I expect this to be a better way to hide how much money their mobile division is losing. Intel needs the next big thing to drive a new era of exponential growth. The loss of Denson scaling has destroyed Intel's ablity to make its own older parts obsolete. Every 4 years a new PC was a requirement before 2004. Now a new PC is a luxury, and Mobile replaces half of the PC's market place with good enough content consumption machines.

    Intel has to get photonics and a new replacement for CMOS up and runing pronto. Then they can afford to eat their own success story. The cannot afford to let someone else destroy the PC.
    Reply
  • coburn_c - Tuesday, November 18, 2014 - link

    My bet is they are killing Atom and moving the mobile team over to focus on low power core derivatives. Reply
  • coburn_c - Tuesday, November 18, 2014 - link

    To further clarify, they OoO'd the Atom and double the core count and it's still not competitive in performance. The Core is scaling down in power surprisingly well. Makes sense to kill the Atom. Reply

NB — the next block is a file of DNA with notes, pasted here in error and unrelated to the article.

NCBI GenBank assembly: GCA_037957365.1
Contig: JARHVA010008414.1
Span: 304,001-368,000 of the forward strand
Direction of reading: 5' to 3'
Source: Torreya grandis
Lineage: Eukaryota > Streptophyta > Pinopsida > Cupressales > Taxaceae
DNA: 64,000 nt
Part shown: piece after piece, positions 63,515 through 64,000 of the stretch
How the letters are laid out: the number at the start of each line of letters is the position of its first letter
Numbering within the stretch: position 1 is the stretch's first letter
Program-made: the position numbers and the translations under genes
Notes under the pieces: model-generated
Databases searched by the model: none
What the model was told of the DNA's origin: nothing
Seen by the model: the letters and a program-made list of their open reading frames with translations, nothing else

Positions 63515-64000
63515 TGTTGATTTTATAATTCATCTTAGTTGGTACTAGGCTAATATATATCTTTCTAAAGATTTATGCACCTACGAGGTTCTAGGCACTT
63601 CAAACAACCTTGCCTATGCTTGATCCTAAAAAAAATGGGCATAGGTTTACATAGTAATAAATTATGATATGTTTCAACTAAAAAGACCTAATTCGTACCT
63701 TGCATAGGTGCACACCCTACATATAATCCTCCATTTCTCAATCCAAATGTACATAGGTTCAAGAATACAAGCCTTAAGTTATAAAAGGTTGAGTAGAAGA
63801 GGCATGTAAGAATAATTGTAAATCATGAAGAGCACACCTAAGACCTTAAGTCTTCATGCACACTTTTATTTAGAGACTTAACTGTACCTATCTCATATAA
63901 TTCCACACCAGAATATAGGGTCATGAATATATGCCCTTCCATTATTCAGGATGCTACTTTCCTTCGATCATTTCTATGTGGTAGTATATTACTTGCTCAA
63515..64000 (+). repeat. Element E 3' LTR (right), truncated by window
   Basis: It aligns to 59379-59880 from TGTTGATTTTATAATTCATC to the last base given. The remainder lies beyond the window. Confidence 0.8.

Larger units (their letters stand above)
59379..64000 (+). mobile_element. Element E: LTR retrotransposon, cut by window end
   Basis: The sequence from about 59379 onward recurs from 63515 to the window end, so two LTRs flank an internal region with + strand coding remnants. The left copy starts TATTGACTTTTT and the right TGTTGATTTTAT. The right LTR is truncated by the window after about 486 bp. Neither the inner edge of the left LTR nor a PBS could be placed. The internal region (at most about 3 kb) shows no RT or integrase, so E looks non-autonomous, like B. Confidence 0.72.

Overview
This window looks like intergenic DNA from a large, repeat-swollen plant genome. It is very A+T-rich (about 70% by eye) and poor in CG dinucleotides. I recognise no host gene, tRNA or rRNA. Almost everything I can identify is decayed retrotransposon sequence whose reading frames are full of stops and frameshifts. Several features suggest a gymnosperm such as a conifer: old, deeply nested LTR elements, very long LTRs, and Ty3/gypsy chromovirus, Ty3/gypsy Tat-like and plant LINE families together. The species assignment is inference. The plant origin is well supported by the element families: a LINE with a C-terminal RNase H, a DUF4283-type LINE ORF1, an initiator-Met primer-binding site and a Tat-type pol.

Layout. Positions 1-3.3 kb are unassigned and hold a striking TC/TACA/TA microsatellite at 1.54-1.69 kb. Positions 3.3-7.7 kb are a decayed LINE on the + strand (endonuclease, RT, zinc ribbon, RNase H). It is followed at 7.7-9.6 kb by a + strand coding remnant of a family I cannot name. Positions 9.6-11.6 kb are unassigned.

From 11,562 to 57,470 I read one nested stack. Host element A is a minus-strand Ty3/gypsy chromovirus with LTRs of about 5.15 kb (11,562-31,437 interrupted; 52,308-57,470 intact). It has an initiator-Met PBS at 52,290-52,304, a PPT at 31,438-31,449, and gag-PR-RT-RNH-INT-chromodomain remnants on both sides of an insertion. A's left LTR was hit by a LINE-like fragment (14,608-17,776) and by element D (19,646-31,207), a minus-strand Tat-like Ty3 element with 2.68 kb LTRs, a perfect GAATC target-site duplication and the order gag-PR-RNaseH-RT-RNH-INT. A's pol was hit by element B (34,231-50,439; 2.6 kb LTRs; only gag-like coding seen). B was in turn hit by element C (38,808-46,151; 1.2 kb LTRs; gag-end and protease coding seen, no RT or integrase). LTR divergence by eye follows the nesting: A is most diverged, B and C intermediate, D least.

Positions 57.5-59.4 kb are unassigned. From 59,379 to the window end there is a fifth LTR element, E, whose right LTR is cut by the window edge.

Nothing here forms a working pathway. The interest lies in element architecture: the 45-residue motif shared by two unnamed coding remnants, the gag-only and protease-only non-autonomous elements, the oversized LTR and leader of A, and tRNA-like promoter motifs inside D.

• azazel1024 - Tuesday, November 18, 2014 - link

    It is, but it still isn't competitive with Atom in one area where it really counts for mobile.

    Power draw. Core M is still higher power draw than Bay Trail-T (if not by huge amounts), its performance is not massively better (it IS better) and it deffinitely cannot be made in to a phone chip, which is part of where Intel is trying to go with Atom.

    Now I could possibly see Intel refocusing Atom to be a phone only chip and do derivative Core designs to fill the tablet space from bottom to top, but I don't see them managing to make Core in to a phone chip ever. Laws of scaling, one design can really only do well with a 10x power factor. For Core, that means roughly 10-13w up to 100-130w. I'd semi-argue what Intel is really targeting is 9w-90w with the big iron really being the same architecture scaled out to extra cores. Core M makes some fairly big sacrafices to fit in to 5w, and looking at it, it appears to sacrafice performance per watt to get there. It most deffinitely does not seem to be an ideal design for that low a power consumption.